& CARING INSTRUCTIONS
FOR AKUBRA HATS
Here are some helpful hints that will
keep your AKUBRA hat in top condition.
First and foremost - Never leave your hat in the car
or in direct sunlight when not being worn. Do not
force dry the hat if it has become wet. The inside
leather band will shrink and once this happens it is
hard to stretch back to its original size. Akubra hats
are shower-proof and include a water proofing solution.
As the hat ages the water proofing during manufacture
may break down and the felt will absorb water. However,
generally your head will remain dry.
Do not squeeze the front of your hat when putting it
on your head as this in time will cause a sharp
point which will be the first place the hat will wear.
Tugging the brim to ensure the fit can spoil the brim if
this is done continually. When not being worn rest
the hat upside down on the crown or hang it on a hat
To properly fit a hat, clear all hair away from the
forehead and place the front of the hat (ribbon bow and
size to the back) on the head: then by placing the palm
of your hand on the back of the crown push the hat down.
The hat should fit firmly on the head so that a good
push down will make the hat stay in place on a windy
day. When trying a hat on you will occasionally find one
size too small and the next too big. It is suggested
that you purchase the larger one and insert a liner
inside the leather sweatband to help the hat fit more
snugly. A hat that feels too tight will never be
comfortable. When the hat is new it may feel a little
stiff. However, with wear the leather hatband will begin
to mould to your head shape.
If the hat brim is out of shape simply place the area
over steam (a kettle will do nicely) until the area is
moist. Remember not to get the inside band wet.
The bent brim can be reshaped with your fingertips and
any crown marks should simply disappear.
Your Akubra should be cleaned by a hat cleaning
specialist only. Listed below are addresses. However if
the hat is slightly soiled with dust and/or grime,
firstly brush the hat in an anti-clockwise
direction to remove any dust and then lightly rub the
affected area with a paint thinner or dry cleaning
fluid. Do not use too much. Car upholstery
cleaner can be used (Kitten B). Spray on and leave for
15-20 seconds then wipe off with a damp cloth.
With care your Akubra hat will provide you with
protection and comfort for many years. Thank you for
purchasing an Akubra.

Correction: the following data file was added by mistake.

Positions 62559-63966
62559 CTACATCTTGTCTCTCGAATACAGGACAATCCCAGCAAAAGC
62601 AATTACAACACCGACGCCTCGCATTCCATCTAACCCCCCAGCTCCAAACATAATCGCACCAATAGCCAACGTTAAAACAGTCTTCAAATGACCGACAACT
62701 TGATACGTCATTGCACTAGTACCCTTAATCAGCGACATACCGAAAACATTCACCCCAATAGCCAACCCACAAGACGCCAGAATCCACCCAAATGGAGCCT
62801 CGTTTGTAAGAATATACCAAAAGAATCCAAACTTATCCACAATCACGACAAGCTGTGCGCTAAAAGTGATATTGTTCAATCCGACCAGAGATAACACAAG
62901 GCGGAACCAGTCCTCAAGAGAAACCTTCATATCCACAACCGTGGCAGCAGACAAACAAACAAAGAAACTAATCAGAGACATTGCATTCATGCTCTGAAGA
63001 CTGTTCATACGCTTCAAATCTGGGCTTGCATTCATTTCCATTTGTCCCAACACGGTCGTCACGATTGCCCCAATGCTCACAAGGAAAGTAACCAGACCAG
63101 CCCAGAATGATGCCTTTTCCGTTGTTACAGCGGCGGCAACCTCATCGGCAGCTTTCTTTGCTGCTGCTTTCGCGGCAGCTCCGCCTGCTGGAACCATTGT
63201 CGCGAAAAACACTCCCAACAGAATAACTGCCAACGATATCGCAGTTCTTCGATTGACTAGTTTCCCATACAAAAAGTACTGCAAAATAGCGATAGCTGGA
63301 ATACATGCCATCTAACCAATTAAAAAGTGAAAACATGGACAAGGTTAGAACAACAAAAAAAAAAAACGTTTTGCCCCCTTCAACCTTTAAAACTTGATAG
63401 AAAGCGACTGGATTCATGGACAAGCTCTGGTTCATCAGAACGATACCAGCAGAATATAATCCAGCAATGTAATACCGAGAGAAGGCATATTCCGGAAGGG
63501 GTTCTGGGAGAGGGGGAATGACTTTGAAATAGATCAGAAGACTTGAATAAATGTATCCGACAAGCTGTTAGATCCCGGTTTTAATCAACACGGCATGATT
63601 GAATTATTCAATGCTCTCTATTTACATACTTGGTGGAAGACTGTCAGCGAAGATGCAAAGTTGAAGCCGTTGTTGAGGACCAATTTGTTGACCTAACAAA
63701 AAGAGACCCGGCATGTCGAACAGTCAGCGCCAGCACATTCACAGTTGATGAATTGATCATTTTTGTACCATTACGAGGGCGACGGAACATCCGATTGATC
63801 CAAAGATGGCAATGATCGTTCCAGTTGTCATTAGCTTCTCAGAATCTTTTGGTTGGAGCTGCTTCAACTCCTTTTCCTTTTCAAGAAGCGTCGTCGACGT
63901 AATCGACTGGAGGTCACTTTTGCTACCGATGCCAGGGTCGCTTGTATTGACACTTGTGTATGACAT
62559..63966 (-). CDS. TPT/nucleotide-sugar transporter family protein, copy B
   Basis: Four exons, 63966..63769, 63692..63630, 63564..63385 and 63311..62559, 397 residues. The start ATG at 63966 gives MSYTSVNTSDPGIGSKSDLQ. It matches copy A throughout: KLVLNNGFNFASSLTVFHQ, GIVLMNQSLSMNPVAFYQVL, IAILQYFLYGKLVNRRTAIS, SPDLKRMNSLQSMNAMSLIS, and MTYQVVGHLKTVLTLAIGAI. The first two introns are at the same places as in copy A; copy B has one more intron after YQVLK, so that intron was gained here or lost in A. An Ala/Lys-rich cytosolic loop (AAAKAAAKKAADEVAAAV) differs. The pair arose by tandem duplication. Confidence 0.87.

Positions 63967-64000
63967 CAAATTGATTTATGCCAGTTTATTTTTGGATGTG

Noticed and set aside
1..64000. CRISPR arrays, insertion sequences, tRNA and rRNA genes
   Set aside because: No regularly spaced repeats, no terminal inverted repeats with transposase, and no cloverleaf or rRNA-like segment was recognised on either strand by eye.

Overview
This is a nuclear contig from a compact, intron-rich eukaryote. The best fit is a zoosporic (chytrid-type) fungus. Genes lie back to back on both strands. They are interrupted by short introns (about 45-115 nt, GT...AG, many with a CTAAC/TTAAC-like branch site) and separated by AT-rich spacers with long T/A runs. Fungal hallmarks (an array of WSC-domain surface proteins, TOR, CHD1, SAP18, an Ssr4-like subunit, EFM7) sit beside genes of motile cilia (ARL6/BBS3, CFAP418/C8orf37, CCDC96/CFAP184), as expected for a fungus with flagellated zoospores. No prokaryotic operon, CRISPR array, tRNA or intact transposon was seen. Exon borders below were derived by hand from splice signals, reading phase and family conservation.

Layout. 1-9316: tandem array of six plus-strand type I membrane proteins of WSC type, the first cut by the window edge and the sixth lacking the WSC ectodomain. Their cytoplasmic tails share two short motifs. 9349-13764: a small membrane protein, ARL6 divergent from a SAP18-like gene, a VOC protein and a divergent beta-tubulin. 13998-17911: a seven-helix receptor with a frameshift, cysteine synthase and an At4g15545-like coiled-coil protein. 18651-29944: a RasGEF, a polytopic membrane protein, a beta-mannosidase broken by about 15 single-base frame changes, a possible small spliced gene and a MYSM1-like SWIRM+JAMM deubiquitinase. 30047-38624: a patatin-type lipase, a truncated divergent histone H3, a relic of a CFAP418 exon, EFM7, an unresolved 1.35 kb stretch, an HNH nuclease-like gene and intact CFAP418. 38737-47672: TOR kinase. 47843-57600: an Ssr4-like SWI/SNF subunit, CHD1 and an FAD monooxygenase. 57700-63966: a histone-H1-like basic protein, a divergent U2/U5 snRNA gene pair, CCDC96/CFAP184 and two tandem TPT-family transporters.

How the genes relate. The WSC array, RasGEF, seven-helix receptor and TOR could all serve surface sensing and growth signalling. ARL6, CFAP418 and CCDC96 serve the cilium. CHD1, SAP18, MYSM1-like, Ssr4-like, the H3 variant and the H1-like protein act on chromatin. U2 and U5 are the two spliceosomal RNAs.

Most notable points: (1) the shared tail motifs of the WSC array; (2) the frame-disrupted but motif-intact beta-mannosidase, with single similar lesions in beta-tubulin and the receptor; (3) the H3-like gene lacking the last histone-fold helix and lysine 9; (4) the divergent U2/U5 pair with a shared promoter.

The Process (step by step)
First, the hair tip is cut from the rest of the fur -
it's not used in hat making. The down under-fur is
then cut from the pelt, cleaned and the manufacturing
process can begin.The fur is placed in an 8-section
blowing machine which mixes it, removing any clotted
hair, felt or dirt. When the fur leaves the machine,
it's like a sheet of soft, downy cotton.
The key to hat making is forming the cone and
this is done in the Forming machine. Here, the fur is
sucked onto a large revolving cone and, as it rotates,
hot water is sprayed onto the fur. This interlocks the
fibres in each direction. When the layer of felt is
stripped from the cone, it is extremely fragile and
about three times the height of the finished hat.
The fragile felt is then wrapped in cloth and placed
between rollers for shrinking. At this early stage,
the shrinkage is rapid as the fibres become tightly
locked. As the felt becomes stronger and tighter, the
rate of shrinking is reduced. This process is repeated
several times, the hats being repositioned regularly
to ensure even pressure.
Each machine can only reduce the size of the hats so
far. Before the hats undergo the next stages in the
manufacturing process, they must be shrunk to near
their final size. The equipment for this job is an
Apron machine which reduces the hats to about a
third of their original size. They are now ready to be
The dying is carried out in large vats, each holding
about 200 hats. It takes about an hour and a half to
dye the hats. This is the end of the body making
process. The part of the hat which will be the brim is
now impregnated with a shellac mixture to make it more
Now the body is complete, the hats are
tip-stretched and blocked. The hat changes
shape, from a cone to a hat with a definite crown.
Dipping the hat in hot water again makes it pliable.
It's eased into shape by metal fingers stretching it
over the ribs of a frame. A brim is now broken out.
After the blocking and brimming, the hats come to the
last of the wet processes - stoving. This is
the final drying of the hats before the trimming takes
place. The hats are placed on racks in large ovens to
be dried off over night. The temperature is kept low
and the air is well-circulated at all times.
The brim needs to be stretched flat so the body of the
hat is pulled over a wooden block. A metal ring holds
the hats band line close to the bottom of the block,
while fingers stretch the brim flat and clear of the
body. We now have a hat of the correct hat size, shape
and brim width.
After this, the hats are automatically ironed. This
provides a good face for the final finishing. The
ironing also causes a reaction with the shellac which
was added to the brim in an earlier process. This now
sets the brim, giving it firmness and durability.
Pouncing is the first of the finishing process.